Orokonui Ecosanctuary, Dunedin, New Zealand | CruiseBe
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Orokonui Ecosanctuary

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Orokonui Ecosanctuary, called Te Korowai o Mihiwaka in Māori, is an ecological island wildlife reserve being developed by the Otago Natural History Trust in the Orokonui Valley near Waitati, New Zealand, 20 km to the north of central Dunedin.

History and planning

Formation of the trust

The idea of a sanctuary near Dunedin was first discussed in 1982 by New Zealand cartoonist Burton Silver and a few friends. The group made a proposal in July 1983 to convert a Dunedin fertiliser factory into a giant aviary. The proposal was later abandoned but inspired the formation in August 1983 of a charitable trust, the Otago Natural History Trust. Their initial proposal for a sanctuary at Orokonui lapsed and the group disbanded for a while until 1995, when the Karori Wildlife Sanctuary opened in Wellington. This gave the idea renewed impetus and a remaining trust member, Ralph Allen revived the proposal. The local Maori Runaka, Kati Huirapa of Puketeraki became supporters of the trust.


The Ecosanctuary is in a north-facing valley comprising about 250ha of regenerating native forest. The trust gained the use of the 230 hectare Orokonui Conservation Area 20 km north of central Dunedin. The New Zealand Department of Conservation approved the trust's use of the land and completed a heads of agreement and the Orokonui site was visited on 27 April 2006 by Chris Carter, the New Zealand Minister of Conservation. The trust purchased and added a further 67 hectares of adjacent land to the Conservation Area. The donation of 57ha from an adjacent landowner extended the proposed Ecosanctuary area by 20%.

In May 2007, the trust announced that the sanctuary might expand in future onto adjacent public land.


A fundraising appeal was launched in November 2005. The trust ran two public fundraising campaigns in 2006-2007: the public were urged to donate their soon-to-be-withdrawn New Zealand 5-cent coins while a "sponsor a fencepost" campaign was run in conjunction with the Otago Daily Times newspaper.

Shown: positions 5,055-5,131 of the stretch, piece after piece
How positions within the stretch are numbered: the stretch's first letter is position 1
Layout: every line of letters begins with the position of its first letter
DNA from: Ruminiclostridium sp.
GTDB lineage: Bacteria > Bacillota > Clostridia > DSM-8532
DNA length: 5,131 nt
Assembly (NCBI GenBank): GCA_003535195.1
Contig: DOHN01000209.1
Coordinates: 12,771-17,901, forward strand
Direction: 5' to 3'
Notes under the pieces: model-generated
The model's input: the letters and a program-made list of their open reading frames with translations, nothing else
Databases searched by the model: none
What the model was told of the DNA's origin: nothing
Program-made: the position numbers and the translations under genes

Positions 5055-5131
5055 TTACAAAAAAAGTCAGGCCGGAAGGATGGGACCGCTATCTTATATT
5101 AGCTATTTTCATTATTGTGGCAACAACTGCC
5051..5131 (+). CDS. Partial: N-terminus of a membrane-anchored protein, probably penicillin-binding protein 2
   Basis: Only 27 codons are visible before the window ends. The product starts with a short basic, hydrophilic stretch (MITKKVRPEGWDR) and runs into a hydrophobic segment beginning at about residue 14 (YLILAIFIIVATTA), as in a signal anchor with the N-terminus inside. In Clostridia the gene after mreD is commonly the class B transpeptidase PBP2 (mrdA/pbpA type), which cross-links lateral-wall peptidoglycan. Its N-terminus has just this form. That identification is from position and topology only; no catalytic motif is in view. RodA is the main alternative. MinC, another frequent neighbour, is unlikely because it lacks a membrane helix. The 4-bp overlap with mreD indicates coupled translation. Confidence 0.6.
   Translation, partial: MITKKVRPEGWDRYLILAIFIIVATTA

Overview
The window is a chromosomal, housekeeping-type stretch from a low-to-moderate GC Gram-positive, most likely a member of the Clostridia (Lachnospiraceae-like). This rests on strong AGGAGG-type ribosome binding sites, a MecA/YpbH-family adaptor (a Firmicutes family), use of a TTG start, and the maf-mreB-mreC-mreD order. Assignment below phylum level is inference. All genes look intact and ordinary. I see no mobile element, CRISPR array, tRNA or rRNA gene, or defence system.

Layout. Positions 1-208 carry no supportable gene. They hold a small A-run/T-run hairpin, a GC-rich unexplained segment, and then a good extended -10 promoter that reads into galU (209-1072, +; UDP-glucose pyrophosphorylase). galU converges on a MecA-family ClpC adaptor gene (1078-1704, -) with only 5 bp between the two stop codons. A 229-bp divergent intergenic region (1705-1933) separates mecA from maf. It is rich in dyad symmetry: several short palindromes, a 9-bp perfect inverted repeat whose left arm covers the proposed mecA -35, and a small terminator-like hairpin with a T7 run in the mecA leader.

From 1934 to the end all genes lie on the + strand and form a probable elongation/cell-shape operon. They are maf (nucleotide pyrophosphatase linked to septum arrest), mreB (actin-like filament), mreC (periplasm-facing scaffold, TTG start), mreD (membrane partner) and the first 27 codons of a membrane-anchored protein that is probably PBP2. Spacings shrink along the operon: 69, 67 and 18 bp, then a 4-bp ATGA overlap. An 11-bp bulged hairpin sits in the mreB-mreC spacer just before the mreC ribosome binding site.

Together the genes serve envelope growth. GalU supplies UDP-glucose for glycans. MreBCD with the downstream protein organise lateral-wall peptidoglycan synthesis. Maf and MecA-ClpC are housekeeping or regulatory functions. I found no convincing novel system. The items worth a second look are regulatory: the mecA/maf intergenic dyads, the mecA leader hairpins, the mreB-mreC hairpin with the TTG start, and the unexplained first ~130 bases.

The trust also has a number of mostly Dunedin-based businesses and charities as sponsors. The major funders are a local gambling organisation and the Otago Regional Council.

Construction and development


In December 2006 work started on building a 9 km long specialised pest-exclusion fence, to enclose 307ha of regenerating forest. The 1.9m high fence is designed to keep out all introduced mammals such as cats, possums, rats, stoats, ferrets and even mice. It uses stainless steel mesh that continues down to form a skirt at ground level that prevents animals from burrowing under it. On the top is a curved steel hood that prevents climbing animals like cats and possums from climbing over the top.

Waterways are protected by screened culverts nicknamed "watergates", while pedestrian access is by airlock style double gates.

In February 2007 a donation of a further 57ha from an adjacent landowner increased the planned 7.2 km length of fence by 2 km to 9 km. The additional land was mainly pine plantation but considered to be of benefit as the trees when felled would give a good habitat for huhu grubs, an important food source for kākā.

Earthworks for the fence were finished in May 2007. The fence was completed and the sanctuary officially "closed" on 3 July 2007 in the presence of the Waitati Militia.

Pest eradication

Pest eradication commenced in August 2007 with shooting of goats and 800 possums by ground-based teams. This was immediately followed by the scattering from aircraft of bait poisoned with brodifacoum into the fenced area. The trust's consent application states that when the valley is free of pests, the health of the forest will improve, leading to an increase in seedlings, flowers, seeds, invertebrates and thus increased food supply to birds (p4).

Habitat improvement

Other work involves planting of native seedlings raised at a nearby tree nursery and piling up rocks to create habitats for lizards.

Species introduction

The trust plans to "bring back to the ecosanctuary native species that would have been there in times past" including kiwi, seabirds, kākāriki, South Island robin, South Island saddleback, kākā, native bats, tuatara and jewelled gecko. In July 2007, four South Island kākā arrived. Initially housed in an aviary, these were the first animals to be introduced to the Ecosanctuary. Pukeko and paradise duck have self-introduced since enclosure and habitat works. Fifteen tuatara were moved from the University of Otago in March 2009, and 34 South Island saddleback were introduced to the sanctuary the following month.

Visitor facilities

The promotors of the sanctuary anticipate 25 000 visitors per year. Following considerable debate they chose a site at the top of the valley system for visitor facilities, for its potential to attract visitors, its access and perceived low costs and "benefits for management of both ecology and visitors". Here they built a NZD1.9 million visitor and education centre which they label as being a "showpiece of environmentally sustainable design".

The chosen site "is on a road that is likely to become part of the Southern Scenic Route, with relatively slow-moving traffic that will be able to see the visitor centre and stop to investigate", with road links to Port Chalmers, Waitati, Dunedin and State Highway 1.

Land history

The Orokonui Valley was once part of a hospital farm. It was previously cut-over and grazed, and parts of it planted in Eucalyptus regnans, one of which is New Zealand's tallest measured tree. The former hospital property was divided. The agricultural land was vested in Landcorp and the major part of the land was managed as the Orokonui Conservation Area by DOC.

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